Jobs that we assumed were traditionally available are less so. These trucks pictured working in the mining industry in western Australia are driverless.

Driverless trucks
This block layer can build a house in two days. It is a robot.

Production and productivity increase while employment declines, all the impact of technology. Look at these figures for the USA (Courtesy Young Zhao).

Yong Zhao's argument is that we have traditionally operated an education system that has been designed to remove difference, to stifle creativity in order to create homogeneous workers for an economy of massed production and industrialisation. Technological change, and it's impact on that demand for industrial workers, now means that we in fact need to enhance diversity, to create more lateral thinkers. We need more divergence in talent and people, we need to foster and nurture creativity and talent. More than this we need to nurture entrepreneurship, we ned enterprising people who are capable of looking at the world's problems in new ways in order to come up wiht new solutions.

Zhao has written a comprehensive blog post titled "A World at Risk: An Imperative for a Paradigm Shift to Cultivate 21st Century Learners[1]". His recommendations are worth quoting in full:

In light of the urgent need for improvement, both immediate and long term, I propose a set of recommendations that policy makers and educators can begin to act on now, that can be implemented over the next several years, and that promise educational excellence for the new age.
  • Stop prescribing and imposing on children a narrow set of content through common curriculum standards and testing.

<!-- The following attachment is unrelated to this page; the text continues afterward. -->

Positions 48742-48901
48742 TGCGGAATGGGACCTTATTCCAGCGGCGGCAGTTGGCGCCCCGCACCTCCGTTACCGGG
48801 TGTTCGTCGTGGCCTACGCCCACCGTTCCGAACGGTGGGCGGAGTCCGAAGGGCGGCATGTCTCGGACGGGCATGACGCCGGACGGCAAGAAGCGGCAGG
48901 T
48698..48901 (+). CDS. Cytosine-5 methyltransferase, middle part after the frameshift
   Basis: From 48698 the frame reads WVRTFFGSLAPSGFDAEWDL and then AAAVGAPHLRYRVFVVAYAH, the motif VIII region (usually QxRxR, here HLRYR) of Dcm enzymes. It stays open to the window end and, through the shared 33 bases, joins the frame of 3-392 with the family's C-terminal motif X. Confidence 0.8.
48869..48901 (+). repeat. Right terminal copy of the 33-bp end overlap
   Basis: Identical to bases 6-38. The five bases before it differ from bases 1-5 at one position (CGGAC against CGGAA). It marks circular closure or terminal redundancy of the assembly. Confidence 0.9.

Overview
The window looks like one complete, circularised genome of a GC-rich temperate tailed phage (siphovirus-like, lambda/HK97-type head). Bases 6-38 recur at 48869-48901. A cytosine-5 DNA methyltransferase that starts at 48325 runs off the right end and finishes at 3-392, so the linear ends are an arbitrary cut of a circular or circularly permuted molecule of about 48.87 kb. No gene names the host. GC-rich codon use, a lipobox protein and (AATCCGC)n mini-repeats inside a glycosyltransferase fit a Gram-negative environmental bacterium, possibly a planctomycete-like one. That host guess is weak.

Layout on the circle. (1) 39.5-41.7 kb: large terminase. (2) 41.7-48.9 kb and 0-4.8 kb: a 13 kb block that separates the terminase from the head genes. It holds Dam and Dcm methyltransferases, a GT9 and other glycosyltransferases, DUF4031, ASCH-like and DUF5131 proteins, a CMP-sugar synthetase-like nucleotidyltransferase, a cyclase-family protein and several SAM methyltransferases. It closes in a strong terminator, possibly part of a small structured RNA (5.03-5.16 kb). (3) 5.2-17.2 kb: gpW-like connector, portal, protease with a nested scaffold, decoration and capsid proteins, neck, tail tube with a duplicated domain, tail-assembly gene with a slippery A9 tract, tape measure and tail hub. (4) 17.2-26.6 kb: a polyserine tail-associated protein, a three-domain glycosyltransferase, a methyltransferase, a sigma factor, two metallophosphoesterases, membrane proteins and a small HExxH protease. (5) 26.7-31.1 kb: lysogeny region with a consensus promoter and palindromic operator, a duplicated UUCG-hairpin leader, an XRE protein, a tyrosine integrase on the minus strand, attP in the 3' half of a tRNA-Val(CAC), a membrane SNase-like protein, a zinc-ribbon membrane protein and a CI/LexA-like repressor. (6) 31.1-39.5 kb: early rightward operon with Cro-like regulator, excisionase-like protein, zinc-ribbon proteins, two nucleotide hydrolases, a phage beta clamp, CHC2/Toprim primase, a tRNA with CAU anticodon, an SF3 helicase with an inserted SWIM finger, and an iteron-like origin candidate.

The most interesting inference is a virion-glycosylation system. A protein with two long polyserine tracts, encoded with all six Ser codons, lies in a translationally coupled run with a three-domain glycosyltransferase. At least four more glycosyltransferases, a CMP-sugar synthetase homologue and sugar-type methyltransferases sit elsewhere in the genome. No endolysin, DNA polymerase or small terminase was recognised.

• Start personalizing education to support the development of unique, creative, and entrepreneurial talents.
  • Stop fixing solely the teaching force by selecting, training, and retaining better teacher candidates. It takes too long and we cannot wait.
  • Start empowering the children by liberating their potentials, capitalizing on their passion, and supporting their pursuits. Start giving the ownership of learning to the children.
  • Stop constraining children to learning opportunities present in their immediate physical environments by assigning them to classes and teachers.
  • Start engaging them in learning opportunities that exist in the global community, beyond their class and school walls.
  • Stop forcing children to learn what adults think they may need and testing them to what degree they have mastered the required content.
  • Start allowing children the opportunity to engage in creating authentic products and learn what they are interested in, just in time, not just in case.
  • Stop benchmarking to measures of excellence in the past, such as international test scores.
  • Start inventing the excellence of the future. You cannot fix the horse wagon to get the moon. We have to work on rocket science."

Hornby High School is re-creating itself as we re-imagine our own future, a future that promotes and develops the diversity and talent that our community and students all possess. Much of Zhao's commentary and recommendations ring true for us, as it should.

My thanks to Garth Wynn, Executive Principal of Christ;'s College who was instrumental in getting Yong Zhao to talk in Christchurch, and for making the address open to the wider educational community.